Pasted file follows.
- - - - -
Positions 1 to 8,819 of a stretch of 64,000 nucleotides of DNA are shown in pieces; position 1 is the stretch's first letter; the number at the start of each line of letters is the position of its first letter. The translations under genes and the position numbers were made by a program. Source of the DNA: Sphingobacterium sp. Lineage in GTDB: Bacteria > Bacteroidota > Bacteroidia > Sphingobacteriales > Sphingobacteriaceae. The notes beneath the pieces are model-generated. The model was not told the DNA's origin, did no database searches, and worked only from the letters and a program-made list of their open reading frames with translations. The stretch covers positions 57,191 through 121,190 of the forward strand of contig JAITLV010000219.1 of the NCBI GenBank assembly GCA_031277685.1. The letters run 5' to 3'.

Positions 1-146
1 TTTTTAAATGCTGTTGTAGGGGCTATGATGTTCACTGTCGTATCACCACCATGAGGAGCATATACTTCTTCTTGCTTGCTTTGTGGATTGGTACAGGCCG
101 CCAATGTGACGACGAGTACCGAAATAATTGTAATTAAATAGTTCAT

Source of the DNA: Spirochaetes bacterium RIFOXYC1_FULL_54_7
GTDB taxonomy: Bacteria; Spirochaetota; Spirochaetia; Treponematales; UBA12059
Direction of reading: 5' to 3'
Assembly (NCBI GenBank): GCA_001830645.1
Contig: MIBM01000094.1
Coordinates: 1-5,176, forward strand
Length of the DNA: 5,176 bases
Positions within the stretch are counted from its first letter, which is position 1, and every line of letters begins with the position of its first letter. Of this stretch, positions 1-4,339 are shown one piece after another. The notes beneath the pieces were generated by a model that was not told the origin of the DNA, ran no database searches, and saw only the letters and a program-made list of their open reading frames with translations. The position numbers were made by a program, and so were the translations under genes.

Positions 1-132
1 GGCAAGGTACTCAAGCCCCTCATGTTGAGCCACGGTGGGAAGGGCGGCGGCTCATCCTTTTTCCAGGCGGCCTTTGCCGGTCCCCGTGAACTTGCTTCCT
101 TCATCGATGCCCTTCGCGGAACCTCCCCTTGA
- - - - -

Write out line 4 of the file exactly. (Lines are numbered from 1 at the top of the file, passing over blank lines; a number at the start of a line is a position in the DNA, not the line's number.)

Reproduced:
101 CCAATGTGACGACGAGTACCGAAATAATTGTAATTAAATAGTTCAT